but seeing that i've been doing this seriously within the past year, and seeing the Google Analytics data on this blog, i figure it's time to finally get around to introducing myself. i'm trying to get a writing career going, and the material on this blog seems to be the area that i want to go in--you know, stuff on life using triathlon and sports as a vehicle to deal with deeper issues (or not). that, and the data on this blog shows that i appear to be building up a regular following, with people from around the world. i've got pageviews--and i'm having pages quoted--from places like Brazil, Japan, Taiwan, Russia, Israel, South Africa, Germany, and (of course) my original place of Sweden (heja, svenska allihopa!). hey everybody, and thanks for reading...hope you keep coming back!

so to help everyone out, and to answer your potential questions as to "just who is this guy?!?!" i'd like to offer up this brief run-down.

my Trifuel bio probably gives the most succinct and best introduction:
Jonathan is finishing a dual-degree PhD/JD program at the University of Southern California. He does Ironmans for several self-delusional reasons: health, fitness, fun, boredom, vicarious suffering, existentialist crises, spiritual angst, conversations with god(s), and the meaning of life, the universe, and things in general. He likes to write about all these things in relation to Ironman, and hopes that people like reading what he writes about all these things in relation to Ironman.
of course, i should add by also stating a few more salient points:
  • as an Ironman, i suck. really suck. my 1st Ironman i had heat issues and ended up on the side of the road getting watered down by volunteers (yeah, i was one of those guys), and struggled to just get across the finish. the 2nd Ironman i got to learn the meaning of cycling, when i found out what it really feels like to have to pedal courtesy of sustained 30-40 mph winds (strong enough to blow the port-a-potties lovely). i'm hoping my 3rd Ironman is a break-through performance, but who knows. nobody ever knows.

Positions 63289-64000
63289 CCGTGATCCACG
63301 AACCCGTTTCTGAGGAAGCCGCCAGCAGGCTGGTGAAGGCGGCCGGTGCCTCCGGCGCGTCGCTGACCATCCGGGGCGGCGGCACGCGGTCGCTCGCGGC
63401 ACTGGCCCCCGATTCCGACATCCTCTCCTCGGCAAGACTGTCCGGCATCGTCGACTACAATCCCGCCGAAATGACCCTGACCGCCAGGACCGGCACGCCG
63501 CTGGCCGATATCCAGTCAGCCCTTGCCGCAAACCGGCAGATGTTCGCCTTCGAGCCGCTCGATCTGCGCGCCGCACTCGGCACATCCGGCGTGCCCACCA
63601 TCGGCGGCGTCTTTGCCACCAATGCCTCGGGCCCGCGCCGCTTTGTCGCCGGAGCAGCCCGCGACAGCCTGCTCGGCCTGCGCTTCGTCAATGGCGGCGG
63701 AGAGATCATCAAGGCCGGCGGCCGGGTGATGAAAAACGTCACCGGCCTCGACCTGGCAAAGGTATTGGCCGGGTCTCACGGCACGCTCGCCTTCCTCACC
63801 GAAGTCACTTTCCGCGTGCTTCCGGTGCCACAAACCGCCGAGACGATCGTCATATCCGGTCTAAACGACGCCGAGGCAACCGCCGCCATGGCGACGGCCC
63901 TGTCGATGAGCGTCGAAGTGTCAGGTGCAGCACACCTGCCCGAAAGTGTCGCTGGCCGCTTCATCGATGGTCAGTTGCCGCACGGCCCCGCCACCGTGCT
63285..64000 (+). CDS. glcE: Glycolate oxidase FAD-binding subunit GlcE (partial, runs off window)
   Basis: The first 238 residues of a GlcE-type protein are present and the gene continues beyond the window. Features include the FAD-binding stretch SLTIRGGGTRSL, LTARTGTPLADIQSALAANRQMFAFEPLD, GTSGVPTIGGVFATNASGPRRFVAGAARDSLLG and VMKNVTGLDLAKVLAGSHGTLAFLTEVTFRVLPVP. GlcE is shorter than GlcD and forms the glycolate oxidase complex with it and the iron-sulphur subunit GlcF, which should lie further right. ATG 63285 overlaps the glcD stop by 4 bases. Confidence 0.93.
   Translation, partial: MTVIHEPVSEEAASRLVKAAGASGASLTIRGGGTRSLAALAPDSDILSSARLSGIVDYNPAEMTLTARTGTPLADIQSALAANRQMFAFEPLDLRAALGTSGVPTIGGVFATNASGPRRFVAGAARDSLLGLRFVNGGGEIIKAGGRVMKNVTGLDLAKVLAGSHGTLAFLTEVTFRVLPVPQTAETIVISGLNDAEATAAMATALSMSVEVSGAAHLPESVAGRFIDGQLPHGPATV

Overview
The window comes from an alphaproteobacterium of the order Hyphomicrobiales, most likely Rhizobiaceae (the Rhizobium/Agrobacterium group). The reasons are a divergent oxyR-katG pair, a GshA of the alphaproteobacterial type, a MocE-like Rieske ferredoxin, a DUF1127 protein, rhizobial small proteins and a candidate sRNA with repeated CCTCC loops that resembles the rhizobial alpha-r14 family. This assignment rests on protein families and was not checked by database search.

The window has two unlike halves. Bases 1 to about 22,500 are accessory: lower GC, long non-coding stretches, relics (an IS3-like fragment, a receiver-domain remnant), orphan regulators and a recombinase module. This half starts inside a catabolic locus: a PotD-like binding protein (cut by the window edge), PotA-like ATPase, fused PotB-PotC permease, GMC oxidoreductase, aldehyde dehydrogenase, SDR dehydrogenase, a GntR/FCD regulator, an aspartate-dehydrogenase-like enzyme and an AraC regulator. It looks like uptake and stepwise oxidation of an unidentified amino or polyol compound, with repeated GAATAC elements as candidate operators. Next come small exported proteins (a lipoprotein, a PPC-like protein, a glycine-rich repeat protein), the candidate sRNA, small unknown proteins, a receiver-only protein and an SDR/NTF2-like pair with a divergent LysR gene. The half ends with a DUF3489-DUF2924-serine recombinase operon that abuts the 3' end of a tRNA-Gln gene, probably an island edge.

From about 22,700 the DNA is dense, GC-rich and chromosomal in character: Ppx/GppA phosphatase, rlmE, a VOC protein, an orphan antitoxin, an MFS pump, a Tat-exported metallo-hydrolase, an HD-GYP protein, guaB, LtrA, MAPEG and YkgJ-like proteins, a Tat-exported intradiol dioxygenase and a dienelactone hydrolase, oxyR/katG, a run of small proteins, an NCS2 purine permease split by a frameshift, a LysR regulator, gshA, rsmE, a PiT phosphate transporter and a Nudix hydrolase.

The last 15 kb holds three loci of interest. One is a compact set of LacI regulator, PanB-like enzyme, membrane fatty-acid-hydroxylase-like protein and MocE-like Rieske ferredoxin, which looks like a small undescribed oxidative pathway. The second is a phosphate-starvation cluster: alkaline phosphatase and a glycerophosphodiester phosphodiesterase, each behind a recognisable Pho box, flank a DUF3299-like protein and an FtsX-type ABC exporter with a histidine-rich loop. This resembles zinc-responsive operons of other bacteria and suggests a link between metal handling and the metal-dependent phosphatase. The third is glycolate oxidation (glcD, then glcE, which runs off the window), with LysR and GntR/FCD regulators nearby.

• i'm in the last year of graduate school. so i won't be a grad student much longer. i'm actually defending my dissertation soon, very soon. which means i'm looking for a job...which means that if any of you have a heads up on a job that's interested in somebody with a PhD/JD focusing on international politics who likes to write and (oh by the way) also does Ironmans, have them contact me. OR, if you know of any post-doctoral programs or schools looking to hire faculty (note: i really prefer places that have a climate accommodating Ironman training and--oh yeah--surfing), then have them contact me.
  • i'm (obviously) living in Southern California. South Pasadena area to be exact. it's a small suburb, not as famous as its bigger (and more famous) neighbor Pasadena, but it's quaint and has a certain charm. as a grad student, i'm scraping money to make rent payments here, and i'm sure i'll never to be able to afford to buy a house in this town (average house price here: approx. $850,000), but it works until i graduate and get a job.